And if I had to pick a DC character to be gay, it would be Dick Grayson. Wore the Bat-mantle, so he's high profile, plus decades upon decades of subtext to read into, plus the Teen Titans angle, which would speak to younger fans, and I think it's more important for the younger audiences to be exposed to diversity more than us. Jay Garrick and J'onn are old(er), why not have it be a younger character?

Diabolu Frank said...

If I'm reading you correctly, the problem is with homosexuality being too narrow and Terran a classification. If I shift the terminology toward a broader polysexual interpretation, we're good?

I'm not trying to diminish Martian Manhunter with the Superman comparison, but that reflects a commonly held viewpoint, and I do think a strong case could be made for the Bronze Age-Chromium Age Manhunter being based on the Weisinger era Superman. Basically, as the Byrne Superman shed all the alienness and emotional baggage that lingered from the '50s, J'Onn J'Onzz picked it up and ran with it.

I've long assumed Dick Grayson was a closeted bisexual, but it opens too many problematic doors for DC to ever explore that angle.

Count Drunkula said...

I just read JUSTICE LEAGUE TASK FORCE #7-8 where J'Onn becomes Joan J'Onzz and takes on a feminine version of his form. Peter David trying to comment on sexual identity and understanding women through the Martian Manhunter's forced wedding to a hermaphroditic alien was... not the best moment for David or J'Onn.

Lots of homosexual tones in the story, though.

LissBirds said...


More or less, yes. Having a race of shapeshifting telepaths ascribe to very human behaviors at all, I find to be limiting/oversimplifying. There's animals on our own planet that break our understand of gender, and that's just Earth--is a male seahorse really "male" in the way a human male is "male?" What about fish who can change gender based on population? (The problem is, I think fully realizing all the implications of Martian shapeshifting, telepathy, etc. is such an enormous task for any writer as to be impossible--so maybe it's better to drop hints here and there rather than try to work everything out.) The alternative is the lazy James Cameron Avatar way, which is: aliens are just like humans from 5000 years ago. Kinda anticlimactic. (But they needed to do that for the sake of the simplistic romance subplot.) Personally I like Martian culture to remain a bit of a mystery, with a few hints dropped here and there so the reader can fill in the gaps themselves. Otherwise, there's just too much room for plot holes.

Personally, whatever Martian relationships and gender roles are like, I always thought of J'onn as kind of a warrior priest unable to recover from the death of his family, and therefore unable to forge a new relationship. Finding love, to me, means he could move on from his past, rendering it less of a weakness. I think it makes for better pathos if he still carries the wounds from losing his home and his family. That's the angle I'm coming from, anyway. (There was an episode of JLU where Morgane le Fey tempts J'onn into betraying the League by bringing Mars (and his family) back--would he be as vulnerable to something like this if he were currently happy?) J'onn is, to me, forever defined by his psychological weaknesses. Fix those problems and he becomes too simple a character without any depth.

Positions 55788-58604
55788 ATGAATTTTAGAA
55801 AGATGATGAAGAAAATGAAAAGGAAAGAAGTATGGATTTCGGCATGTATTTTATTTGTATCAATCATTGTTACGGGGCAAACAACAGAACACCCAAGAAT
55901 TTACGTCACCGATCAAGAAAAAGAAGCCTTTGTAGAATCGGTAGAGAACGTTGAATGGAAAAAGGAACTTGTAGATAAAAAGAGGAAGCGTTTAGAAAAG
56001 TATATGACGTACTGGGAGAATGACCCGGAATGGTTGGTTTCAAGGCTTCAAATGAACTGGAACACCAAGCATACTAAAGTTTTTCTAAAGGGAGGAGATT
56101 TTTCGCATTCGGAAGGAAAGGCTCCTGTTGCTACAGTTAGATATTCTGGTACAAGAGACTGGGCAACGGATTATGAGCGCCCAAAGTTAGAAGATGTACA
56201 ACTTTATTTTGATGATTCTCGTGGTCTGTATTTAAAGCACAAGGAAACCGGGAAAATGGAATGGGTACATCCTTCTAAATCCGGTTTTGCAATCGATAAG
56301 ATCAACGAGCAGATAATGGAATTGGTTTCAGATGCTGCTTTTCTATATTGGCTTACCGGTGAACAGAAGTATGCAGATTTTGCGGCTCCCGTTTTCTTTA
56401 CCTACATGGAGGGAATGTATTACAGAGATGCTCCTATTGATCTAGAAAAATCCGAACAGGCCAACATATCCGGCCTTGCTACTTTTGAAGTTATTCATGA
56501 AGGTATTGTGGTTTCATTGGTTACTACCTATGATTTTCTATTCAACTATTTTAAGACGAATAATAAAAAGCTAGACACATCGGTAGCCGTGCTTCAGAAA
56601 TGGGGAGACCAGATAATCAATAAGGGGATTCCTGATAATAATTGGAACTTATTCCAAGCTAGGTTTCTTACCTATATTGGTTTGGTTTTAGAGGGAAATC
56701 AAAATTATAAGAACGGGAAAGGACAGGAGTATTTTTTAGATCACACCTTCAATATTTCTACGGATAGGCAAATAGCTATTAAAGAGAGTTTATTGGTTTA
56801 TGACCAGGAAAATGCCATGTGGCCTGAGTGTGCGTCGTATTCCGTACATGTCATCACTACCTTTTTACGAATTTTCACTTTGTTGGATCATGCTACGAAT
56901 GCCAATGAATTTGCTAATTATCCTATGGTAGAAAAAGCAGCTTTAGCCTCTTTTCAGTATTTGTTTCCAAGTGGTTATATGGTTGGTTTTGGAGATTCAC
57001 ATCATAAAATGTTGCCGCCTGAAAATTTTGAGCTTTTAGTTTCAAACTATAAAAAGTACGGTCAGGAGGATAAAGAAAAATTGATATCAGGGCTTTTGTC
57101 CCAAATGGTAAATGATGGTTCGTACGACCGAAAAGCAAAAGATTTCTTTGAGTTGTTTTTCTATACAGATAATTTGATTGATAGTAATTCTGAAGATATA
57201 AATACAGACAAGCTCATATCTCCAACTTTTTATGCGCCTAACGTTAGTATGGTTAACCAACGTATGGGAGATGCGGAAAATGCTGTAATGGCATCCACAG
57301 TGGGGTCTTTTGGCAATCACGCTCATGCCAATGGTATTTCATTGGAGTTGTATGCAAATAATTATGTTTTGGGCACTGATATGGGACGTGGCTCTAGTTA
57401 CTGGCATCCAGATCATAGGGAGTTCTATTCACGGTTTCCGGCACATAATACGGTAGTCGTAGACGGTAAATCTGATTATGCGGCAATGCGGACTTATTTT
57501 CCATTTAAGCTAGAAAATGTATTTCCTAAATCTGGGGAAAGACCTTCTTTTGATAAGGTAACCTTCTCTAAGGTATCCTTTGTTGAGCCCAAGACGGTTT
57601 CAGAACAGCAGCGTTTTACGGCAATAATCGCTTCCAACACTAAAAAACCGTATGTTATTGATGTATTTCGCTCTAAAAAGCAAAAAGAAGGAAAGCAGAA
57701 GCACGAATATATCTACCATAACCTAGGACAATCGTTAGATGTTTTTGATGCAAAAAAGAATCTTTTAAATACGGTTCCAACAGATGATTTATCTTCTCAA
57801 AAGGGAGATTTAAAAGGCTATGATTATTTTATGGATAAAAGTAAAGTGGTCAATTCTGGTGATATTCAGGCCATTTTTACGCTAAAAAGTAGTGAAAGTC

In regards to Superman, I see where you're coming from now. Emotional baggage works much better for J'onn than it does Superman, I think. (Superman shouldn't be that deep.)

LissBirds said...

@Count Drunkula

Never read that...not sure if I should?

But it's interesting to note from the cover image alone that female J'onn wears just as few clothes as male J'onn does. There's some kind of parity there.

Diabolu Frank said...

Count Drunkula, those issues were favorites of many readers, and I like them, but they definitely stomp heavily through fields of gender identity phobia. J'Onn J'Onzz is the worst possible "lesson" character for that kind of angle. If you're reading the JLTF series on my recommendation, let me stress that I only meant #0 on. I will not take responsibility for any ill effects felt during New Bloods appearances or the "Judgment Day" crossover.

Liss, I kind of like Martians as a medium for examining humanity, and enjoy things like the Silver Age "nuclear family." They're from the next planet over, and they were the rare aliens whose space program was behind ours (and whose interplanetary hero was dependent on Earth science for his trips.) I say let the Durlans be ALIEN aliens, and Martians be our neighbors. Our buck nekkid, super-powered, poliamorous neighbors.

Totally with you on paragraph two.

Read the issues. They're way better than Avatar.

Count Drunkula said...

Oh, trust me, I knew what issues to skip. I read #1-3 because J'Onn, Flash, Nightwing, Aquaman and Gypsy is a cool team lineup, #4-6 because Yay, Bronze Tiger! and #7-8 because of Peter David and the all women squad. Then I jumped to #0 and up. No need for New Bloods.